astor -- AST observe/rewrite
astor is designed to allow easy manipulation of Python source via the AST.
There are some other similar libraries, but astor focuses on the following areas:
- Round-trip an AST back to Python :
- Modified AST doesn't need linenumbers, ctx, etc. or otherwise be directly compileable for the round-trip to work.
- Easy to read generated code as, well, code
- Can round-trip two different source trees to compare for functional differences, using the astor.rtrip tool (for example, after PEP8 edits).
- Dump pretty-printing of AST
- Harder to read than round-tripped code, but more accurate to figure out what is going on.
- Easier to read than dump from built-in AST module
- Non-recursive treewalk
- Sometimes you want a recursive treewalk (and astor supports that, starting at any node on the tree), but sometimes you don't need to do that. astor doesn't require you to explicitly visit sub-nodes unless you want to:
- You can add code that executes before a node's children are visited, and/or
- You can add code that executes after a node's children are visited, and/or
- You can add code that executes and keeps the node's children from being visited (and optionally visit them yourself via a recursive call)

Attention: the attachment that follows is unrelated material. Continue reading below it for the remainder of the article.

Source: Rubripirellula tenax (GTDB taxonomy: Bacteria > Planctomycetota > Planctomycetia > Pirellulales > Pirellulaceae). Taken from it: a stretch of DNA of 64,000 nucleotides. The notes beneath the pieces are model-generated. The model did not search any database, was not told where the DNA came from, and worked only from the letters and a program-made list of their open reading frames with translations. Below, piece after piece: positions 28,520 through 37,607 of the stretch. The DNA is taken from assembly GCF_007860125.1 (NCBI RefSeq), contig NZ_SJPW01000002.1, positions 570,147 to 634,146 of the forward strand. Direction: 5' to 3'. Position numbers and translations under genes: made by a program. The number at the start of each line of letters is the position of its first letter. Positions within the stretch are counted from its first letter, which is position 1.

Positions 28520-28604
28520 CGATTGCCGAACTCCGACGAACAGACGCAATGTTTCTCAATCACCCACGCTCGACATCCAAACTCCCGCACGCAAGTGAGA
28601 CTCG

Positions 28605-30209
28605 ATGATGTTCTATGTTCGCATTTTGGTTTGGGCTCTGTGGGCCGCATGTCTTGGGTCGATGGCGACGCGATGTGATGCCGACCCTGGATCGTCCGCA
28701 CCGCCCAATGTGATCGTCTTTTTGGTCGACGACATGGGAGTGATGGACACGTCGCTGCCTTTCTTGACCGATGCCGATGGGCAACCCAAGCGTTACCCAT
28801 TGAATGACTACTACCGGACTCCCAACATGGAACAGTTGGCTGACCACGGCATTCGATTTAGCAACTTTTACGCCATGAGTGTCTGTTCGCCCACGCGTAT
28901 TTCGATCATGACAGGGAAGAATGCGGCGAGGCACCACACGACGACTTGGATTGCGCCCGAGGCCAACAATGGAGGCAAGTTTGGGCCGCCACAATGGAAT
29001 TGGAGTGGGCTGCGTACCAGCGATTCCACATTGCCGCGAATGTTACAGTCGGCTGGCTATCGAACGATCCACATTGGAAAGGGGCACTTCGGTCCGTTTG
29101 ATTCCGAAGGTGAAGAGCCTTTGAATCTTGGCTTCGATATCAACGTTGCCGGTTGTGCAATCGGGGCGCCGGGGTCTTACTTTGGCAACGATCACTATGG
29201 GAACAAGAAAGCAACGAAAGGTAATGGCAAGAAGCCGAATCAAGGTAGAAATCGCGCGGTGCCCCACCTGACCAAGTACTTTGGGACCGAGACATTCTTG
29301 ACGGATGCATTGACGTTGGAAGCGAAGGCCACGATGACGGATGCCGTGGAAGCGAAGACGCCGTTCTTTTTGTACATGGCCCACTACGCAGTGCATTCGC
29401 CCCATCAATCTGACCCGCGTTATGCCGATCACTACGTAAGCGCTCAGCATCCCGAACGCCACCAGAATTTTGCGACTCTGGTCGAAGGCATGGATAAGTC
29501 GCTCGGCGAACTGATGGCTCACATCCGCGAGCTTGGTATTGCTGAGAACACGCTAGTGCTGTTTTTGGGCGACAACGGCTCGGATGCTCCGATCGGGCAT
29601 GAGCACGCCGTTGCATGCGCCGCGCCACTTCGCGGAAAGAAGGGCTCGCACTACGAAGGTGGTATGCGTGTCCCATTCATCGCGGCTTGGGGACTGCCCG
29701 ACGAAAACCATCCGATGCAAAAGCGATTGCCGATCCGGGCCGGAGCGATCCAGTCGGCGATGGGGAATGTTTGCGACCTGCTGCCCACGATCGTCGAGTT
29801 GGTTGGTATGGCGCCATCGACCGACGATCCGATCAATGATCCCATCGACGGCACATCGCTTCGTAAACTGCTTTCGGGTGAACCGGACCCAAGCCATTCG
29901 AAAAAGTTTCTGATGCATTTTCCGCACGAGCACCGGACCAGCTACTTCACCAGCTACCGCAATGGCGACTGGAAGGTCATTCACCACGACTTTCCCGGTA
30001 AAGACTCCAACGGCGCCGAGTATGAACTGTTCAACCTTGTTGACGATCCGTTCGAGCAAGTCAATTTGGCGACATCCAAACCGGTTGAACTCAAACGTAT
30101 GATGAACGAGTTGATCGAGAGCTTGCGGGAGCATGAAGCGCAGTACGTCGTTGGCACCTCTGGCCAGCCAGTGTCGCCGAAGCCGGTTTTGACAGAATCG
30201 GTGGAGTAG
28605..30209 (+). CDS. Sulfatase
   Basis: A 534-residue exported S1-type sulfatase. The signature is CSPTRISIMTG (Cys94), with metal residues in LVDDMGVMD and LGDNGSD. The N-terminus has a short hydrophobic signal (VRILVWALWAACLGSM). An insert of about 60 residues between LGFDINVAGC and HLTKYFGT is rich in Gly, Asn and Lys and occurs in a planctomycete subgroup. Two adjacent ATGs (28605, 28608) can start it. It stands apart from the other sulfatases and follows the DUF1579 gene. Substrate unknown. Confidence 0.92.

- Write functions to access the tree based on object names and/or attribute names
- Enjoy easy access to parent node(s) for tree rewriting
The decompilation back to Python is based on code originally written by Armin Ronacher. Armin's code was well-structured, but failed on some obscure corner cases of the Python language (and even more corner cases when the AST changed on different versions of Python), and its output arguably had cosmetic issues -- for example, it produced parentheses even in some cases where they were not needed, to avoid having to reason about precedence.
Other derivatives of Armin's code are floating around, and typically have fixes for a few corner cases that happened to be noticed by the maintainers, but most of them have not been tested as thoroughly as astor. One exception may be the version of codegen maintained at github by CensoredUsername. This has been tested to work properly on Python 2.7 using astor's test suite, and, as it is a single source file, it may be easier to drop into some applications that do not require astor's other features or Python 3.x compatibility.